Obituary: Sir Peter Tizard
Davis, John, The Independent (London, England)
John Peter Mills Tizard: paediatrician; born London 1 April 1916; Medical Registrar and Pathologist, Hospital for Sick Children, Great Ormond Street 1947; Assistant Director, Paediatric Unit, St Mary's Hospital Medical School 1949; Physician, Paddington Green Children's Hospital 1949-50; Nuffield Foundation Medical Fellow 1951; Research Fellow in Pediatrics, Harvard University 1951-52; Reader in Child Health 1954-64, Professor of Paediatrics, Institute of Child Health, Royal Postgraduate Medical School of London 1964-72; Honorary Consultant Children's Physician, Hammersmith Hospital 1954-72; FRCP 1958; Professor of Paediatrics, Oxford University, and Fellow of Jesus College, Oxford 1972-83; President, European Paediatric Research Society 1970-71; Honorary Consultant Children's Physician, Oxfordshire Health Authority 1972-83; President, Neonatal Society 1975-78; Kt 1982; President, British Paediatric Association 1982-85; married 1945 Joy Taylor (two sons, one daughter); died Hillingdon 27 October 1993.
IT IS very difficult to find oneself the son - and particularly the eldest son - of a famous father, and in Peter Tizard's case this was compounded by belonging to a family in which fellowship of the Royal Society had become almost an hereditary honour. That, in his own way, he achieved comparable if not equal eminence was the result of a complex interaction between inherited abilities and character (his mother, Lady Tizard, was a formidable character in her own right), his upbringing in a cultivated upper-middle-class milieu, in which expectations were high both as regards achievement and public service, the benign influence of his cousin Tovie, with whom he spent contented holidays from Rugby in the Lake District, and the natural drive to emulation, which the disappointment of a Third Class honours degree in the pre-clinical sciences only served to spur.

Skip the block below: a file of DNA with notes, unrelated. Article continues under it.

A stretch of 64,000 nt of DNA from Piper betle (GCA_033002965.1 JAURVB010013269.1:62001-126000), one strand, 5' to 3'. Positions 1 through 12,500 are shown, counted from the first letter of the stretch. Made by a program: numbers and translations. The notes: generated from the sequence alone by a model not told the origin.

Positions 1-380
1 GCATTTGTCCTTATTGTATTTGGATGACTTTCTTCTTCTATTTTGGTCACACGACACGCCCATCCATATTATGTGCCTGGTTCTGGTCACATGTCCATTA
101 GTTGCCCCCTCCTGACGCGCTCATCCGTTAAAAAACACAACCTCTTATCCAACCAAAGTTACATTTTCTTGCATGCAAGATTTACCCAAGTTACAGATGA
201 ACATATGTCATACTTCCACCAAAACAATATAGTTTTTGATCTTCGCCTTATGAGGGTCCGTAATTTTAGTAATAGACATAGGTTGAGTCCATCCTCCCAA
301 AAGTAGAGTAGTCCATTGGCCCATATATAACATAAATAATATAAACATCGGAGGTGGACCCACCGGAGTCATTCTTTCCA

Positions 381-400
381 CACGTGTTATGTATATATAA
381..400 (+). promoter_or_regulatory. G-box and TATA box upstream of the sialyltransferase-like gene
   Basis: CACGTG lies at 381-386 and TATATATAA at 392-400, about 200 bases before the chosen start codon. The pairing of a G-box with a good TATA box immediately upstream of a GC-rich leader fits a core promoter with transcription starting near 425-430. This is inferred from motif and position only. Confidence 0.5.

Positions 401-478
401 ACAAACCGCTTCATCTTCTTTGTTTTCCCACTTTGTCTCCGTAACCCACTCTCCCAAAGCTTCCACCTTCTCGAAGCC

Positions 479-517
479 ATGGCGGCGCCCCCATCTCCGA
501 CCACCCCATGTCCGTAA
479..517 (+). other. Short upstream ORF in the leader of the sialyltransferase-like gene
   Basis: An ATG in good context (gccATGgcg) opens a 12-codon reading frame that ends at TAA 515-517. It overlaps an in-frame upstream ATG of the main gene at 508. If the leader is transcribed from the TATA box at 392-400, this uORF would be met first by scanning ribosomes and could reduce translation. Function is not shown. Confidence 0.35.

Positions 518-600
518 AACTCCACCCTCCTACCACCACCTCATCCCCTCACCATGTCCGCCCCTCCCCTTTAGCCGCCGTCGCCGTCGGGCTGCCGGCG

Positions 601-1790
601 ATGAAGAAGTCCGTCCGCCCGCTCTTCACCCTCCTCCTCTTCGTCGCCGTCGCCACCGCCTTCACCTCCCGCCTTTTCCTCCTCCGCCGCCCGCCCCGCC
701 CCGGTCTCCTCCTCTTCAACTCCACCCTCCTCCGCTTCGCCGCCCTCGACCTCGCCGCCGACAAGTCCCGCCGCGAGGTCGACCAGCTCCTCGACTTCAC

Proceeding from Oxford to the Middlesex Hospital in 1938 as a Scholar, he found his metier in clinical medicine and from then on his career was relatively plain sailing: the usual residences; army service abroad, during which he seems to have shared a tent with half of what later became the medical establishment; a middle-grade appointment at Great Ormond Street; promotion to consultant status as First Assistant to the Paediatric Unit at St Mary's, Paddington in 1949; translation in 1954to the Royal Postgraduate Medical School of London Institute of Child Health in charge of its Neonatal Unit at Hammersmith Hospital, where he was first Reader and then Professor, and which his foresight and administrative ability turned into a leading centre for research into the problems posed by premature birth; and finally his return to Oxford, in 1972, as the first incumbent of its Chair of Paediatrics and the most distinguished academic children's physician of his generation. In between, he trained as a neurologist at Queen's Square and in 1951, with his hero Bronson Crothers in the Children's Medical Center attached to the Harvard Medical School, spent a sabbatical year in the Nuffield Institute studying neonatal physiology.
Tizard was not, and did not make any claim to be, a great scientist, though his contributions to medical knowledge were considerable in range and quality. He had his father's gift for recognising when and how advances in basic science could be applied to …
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Publication information: Article title: Obituary: Sir Peter Tizard. Contributors: Davis, John - Author. Newspaper title: The Independent (London, England). Publication date: November 5, 1993. Page number: Not available. © 2009 The Independent - London. Provided by ProQuest LLC. All Rights Reserved.
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